The primary difference between standard terminology and the traditional FPGA timing analysis terminology is the use of “Arrival” and “Required” timings, instead of proprietary “point-to-point” (or register-to-register) timing definitions.

One benefit of adopting this terminology is that it eases the analysis of both the FPGA device and board timing. Figure 2 shows the use of “Arrival” and “Required” times and how they apply at the register-to-register level, as well as the overall system.

Figure 2. A system view consistent with the SDC timing terminology

Traditionally FPGA vendors introduced different static timing analysis methodologies based on proprietary technologies and timing constraint formats. In the past the overall clock frequency (Fmax) was the most important parameter to consider in FPGA-based designs, therefore these formats were mainly designed to model register-to-register timing constraints.

As designs became more complex, FPGA vendors continued adding “ad-hoc” constructs aimed at solving the additional design complexity. However, adding these additional constructs increased the overall complexity of the constraints language, thus defeating the original purpose of creating a comprehensive language to solve complex design problems. Because of the proprietary nature of these languages, the reuse of constraints was limited. Designers need to re-use constraints when working on design derivatives. The only way to re-use design constraints was to continue using the same FPGA design software and, most importantly, the same FPGA vendor.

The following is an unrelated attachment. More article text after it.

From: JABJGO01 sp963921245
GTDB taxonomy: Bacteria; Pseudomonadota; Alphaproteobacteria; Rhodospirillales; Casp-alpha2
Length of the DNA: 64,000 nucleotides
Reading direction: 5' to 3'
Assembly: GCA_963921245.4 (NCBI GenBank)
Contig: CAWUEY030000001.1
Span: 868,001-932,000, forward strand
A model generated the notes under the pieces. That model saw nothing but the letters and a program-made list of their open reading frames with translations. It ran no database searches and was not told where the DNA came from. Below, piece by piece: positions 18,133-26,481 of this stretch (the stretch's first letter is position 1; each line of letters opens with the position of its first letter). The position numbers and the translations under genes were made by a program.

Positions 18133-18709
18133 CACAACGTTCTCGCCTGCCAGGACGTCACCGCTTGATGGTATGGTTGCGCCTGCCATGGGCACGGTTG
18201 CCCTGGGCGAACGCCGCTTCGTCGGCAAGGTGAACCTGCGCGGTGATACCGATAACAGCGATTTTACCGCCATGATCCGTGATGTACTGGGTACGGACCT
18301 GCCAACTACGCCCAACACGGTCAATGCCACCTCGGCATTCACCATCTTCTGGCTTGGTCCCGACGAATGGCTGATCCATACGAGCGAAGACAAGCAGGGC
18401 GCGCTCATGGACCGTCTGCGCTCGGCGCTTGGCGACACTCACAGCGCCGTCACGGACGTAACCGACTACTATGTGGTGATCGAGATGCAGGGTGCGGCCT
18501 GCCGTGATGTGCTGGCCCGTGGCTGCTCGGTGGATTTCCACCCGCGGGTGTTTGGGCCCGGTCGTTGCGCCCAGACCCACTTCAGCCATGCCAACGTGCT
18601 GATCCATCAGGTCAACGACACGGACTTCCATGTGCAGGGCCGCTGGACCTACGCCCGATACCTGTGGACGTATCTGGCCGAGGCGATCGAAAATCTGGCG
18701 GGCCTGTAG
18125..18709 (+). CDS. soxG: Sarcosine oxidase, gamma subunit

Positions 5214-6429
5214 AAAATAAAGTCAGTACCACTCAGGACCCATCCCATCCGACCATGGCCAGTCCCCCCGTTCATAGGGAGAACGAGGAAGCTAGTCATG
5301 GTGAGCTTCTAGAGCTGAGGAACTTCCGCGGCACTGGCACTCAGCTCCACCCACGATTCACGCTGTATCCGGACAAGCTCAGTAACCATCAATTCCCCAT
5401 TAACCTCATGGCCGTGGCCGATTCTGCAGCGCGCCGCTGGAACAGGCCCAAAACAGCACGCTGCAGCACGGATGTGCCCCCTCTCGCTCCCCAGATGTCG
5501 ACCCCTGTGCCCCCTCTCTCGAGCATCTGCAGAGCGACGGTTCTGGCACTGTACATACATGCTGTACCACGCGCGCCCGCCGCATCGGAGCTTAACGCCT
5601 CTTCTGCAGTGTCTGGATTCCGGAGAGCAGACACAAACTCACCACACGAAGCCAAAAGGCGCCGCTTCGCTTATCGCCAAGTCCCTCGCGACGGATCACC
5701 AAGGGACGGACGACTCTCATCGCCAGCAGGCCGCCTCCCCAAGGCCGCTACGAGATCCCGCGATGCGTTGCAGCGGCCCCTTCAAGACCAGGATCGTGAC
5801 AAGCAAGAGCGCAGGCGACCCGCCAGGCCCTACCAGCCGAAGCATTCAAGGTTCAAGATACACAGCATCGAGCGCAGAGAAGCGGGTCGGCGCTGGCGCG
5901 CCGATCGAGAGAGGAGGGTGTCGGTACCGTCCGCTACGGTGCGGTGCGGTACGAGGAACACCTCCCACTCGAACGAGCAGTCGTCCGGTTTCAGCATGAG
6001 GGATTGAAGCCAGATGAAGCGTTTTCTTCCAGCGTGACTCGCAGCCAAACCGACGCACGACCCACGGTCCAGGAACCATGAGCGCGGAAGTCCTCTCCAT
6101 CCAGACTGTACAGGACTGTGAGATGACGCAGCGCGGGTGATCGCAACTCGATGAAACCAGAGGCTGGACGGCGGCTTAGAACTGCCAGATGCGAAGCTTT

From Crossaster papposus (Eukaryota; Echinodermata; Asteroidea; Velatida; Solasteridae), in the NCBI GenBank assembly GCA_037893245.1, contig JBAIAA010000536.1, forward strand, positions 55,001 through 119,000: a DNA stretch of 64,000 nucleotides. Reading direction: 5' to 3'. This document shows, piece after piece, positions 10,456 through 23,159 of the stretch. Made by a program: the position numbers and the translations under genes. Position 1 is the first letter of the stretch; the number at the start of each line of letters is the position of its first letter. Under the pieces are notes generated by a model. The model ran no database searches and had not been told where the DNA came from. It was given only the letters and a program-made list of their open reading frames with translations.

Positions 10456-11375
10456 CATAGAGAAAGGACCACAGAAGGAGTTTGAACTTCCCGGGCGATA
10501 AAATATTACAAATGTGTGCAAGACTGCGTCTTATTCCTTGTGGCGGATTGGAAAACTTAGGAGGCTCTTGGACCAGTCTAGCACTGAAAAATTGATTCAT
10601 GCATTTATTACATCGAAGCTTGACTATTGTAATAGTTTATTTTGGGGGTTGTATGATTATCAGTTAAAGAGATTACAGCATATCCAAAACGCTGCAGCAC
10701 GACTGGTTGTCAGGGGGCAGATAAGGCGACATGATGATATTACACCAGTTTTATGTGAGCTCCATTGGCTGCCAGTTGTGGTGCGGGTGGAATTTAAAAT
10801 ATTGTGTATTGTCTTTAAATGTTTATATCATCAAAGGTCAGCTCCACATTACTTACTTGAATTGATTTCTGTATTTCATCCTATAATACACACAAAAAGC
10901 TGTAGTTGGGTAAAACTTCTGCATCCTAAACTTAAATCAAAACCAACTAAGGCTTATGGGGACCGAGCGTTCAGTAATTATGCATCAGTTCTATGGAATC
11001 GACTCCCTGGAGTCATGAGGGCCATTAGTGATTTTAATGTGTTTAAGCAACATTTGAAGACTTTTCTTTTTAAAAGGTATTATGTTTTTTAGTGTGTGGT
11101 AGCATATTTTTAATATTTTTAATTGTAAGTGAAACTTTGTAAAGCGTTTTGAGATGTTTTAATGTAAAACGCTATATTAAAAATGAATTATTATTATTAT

Another (and possibly more important) re-use issue is that as more ASIC-type applications are being migrated to FPGAs in order to reduce cost and provide faster development time, it is becoming difficult to transfer existing timing constraints from ASICs to FPGAs. Even if such transfer is feasible, it results in a time-consuming and error-prone translation between proprietary constraint languages.

 Additionally, an important software requirement for a timing analysis tool is the integration of the static timing analysis with the synthesis and place-and-route engines. This integration ensures that the same timing constraints can be effectively used to drive the synthesis and the place-and-route algorithms to achieve better Quality of Results (QoR).